November 26, 2013
MARC BOBKIN, Plaintiff,
CAROLYN W. COLVIN, Acting Commissioner of Social Security, Defendant.
MEMORANDUM OPINION AND ORDER
JESSE M. FURMAN, District Judge.
Plaintiff Marc Bobkin brings this action pursuant to the Social Security Act (the "Act"), 42 U.S.C. § 405(g), challenging a final decision of the Commissioner of Social Security (the "Commissioner") finding him ineligible for disability insurance benefits ("DIB"). The Commissioner denied Bobkin's claim on the ground that it was precluded by the earlier denial of another claim for DIB. The Commissioner had denied that earlier claim on the ground that Bobkin had performed "substantial gainful activity" during the covered period and therefore did not qualify as disabled. The parties now cross-move for judgment on the pleadings. The Court agrees with the Commissioner that Bobkin's claim is barred by res judicata.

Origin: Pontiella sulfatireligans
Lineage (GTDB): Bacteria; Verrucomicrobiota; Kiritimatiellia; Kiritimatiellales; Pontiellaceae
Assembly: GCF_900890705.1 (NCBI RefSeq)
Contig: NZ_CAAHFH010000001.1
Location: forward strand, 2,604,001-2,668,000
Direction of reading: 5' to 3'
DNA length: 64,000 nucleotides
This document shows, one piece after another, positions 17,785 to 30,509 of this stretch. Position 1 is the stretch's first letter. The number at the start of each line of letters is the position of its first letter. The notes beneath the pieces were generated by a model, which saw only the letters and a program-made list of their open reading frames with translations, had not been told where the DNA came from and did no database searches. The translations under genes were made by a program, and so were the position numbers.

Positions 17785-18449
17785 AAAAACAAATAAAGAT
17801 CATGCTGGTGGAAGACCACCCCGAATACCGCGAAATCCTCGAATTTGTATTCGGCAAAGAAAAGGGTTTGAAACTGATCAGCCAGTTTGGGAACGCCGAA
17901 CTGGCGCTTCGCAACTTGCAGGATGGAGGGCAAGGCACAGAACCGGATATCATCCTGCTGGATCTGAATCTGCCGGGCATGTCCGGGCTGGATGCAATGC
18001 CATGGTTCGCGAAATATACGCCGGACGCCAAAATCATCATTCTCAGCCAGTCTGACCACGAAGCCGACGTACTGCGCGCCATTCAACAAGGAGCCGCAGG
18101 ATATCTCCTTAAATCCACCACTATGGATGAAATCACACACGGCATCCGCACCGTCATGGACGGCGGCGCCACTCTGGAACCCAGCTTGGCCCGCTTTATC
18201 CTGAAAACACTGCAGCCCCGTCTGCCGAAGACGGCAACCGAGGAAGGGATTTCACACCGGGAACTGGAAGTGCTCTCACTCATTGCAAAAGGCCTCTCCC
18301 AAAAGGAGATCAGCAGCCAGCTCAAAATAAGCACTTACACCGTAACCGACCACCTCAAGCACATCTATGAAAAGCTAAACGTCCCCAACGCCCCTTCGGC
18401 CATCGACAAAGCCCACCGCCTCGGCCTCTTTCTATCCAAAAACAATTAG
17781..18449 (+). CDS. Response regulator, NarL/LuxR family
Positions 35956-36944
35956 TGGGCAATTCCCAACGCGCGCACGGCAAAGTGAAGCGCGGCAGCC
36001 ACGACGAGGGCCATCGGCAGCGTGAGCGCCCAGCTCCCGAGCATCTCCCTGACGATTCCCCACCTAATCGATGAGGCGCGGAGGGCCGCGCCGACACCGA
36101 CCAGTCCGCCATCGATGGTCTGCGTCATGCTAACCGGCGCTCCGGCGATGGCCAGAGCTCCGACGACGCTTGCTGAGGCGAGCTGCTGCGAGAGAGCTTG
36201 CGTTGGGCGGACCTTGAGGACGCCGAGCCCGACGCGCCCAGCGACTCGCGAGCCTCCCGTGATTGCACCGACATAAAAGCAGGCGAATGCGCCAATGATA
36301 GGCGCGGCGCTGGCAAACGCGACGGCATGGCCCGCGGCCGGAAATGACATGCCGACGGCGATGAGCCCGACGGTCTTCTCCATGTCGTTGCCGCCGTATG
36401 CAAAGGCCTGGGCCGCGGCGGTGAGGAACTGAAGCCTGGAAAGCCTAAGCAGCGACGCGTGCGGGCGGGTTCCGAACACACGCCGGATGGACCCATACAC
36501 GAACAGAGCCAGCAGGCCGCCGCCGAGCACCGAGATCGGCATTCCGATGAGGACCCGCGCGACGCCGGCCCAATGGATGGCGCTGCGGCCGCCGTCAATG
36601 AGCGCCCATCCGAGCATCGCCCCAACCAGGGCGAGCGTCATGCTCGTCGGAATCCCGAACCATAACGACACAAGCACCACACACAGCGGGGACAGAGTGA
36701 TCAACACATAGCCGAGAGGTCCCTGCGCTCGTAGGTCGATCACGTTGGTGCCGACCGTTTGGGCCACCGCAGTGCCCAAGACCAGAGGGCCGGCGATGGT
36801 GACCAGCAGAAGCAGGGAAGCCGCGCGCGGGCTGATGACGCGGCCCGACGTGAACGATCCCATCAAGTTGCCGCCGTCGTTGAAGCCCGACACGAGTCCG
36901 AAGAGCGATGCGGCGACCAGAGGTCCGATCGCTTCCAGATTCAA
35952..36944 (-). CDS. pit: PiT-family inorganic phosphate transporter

It is well established that res judicata, or claim preclusion, applies to applications for social security benefits. See 20 C.F.R. § 404.957(c)(1) ("The administrative law judge [may] decide that there is cause to dismiss a hearing request entirely or to refuse to consider any one or more of the issues because [t]he doctrine of res judicata applies...."); see, e.g., Navan v. Astrue, 303 F.Appx. 18, 19-20 (2d Cir. 2008) (holding that res judicata properly barred a claim for benefits); Amato v. Bowen, 739 F.Supp. 108, 111 (E.D.N.Y. 1990) (same); see also United States v. Utah Constr. & Mining Co., 384 U.S. 394, 422 (1966) ("When an administrative agency is acting in a judicial capacity and resolved disputed issues of fact properly before it which the parties have had an adequate opportunity to litigate, the courts have not hesitated to apply res judicata to enforce repose."). For res judicata to bar a claim for benefits, two conditions must be met: The previous determination must be (1) final and (2) based on the same facts and issues as the new claim. See 20 C.F.R. § 404.957(c)(1).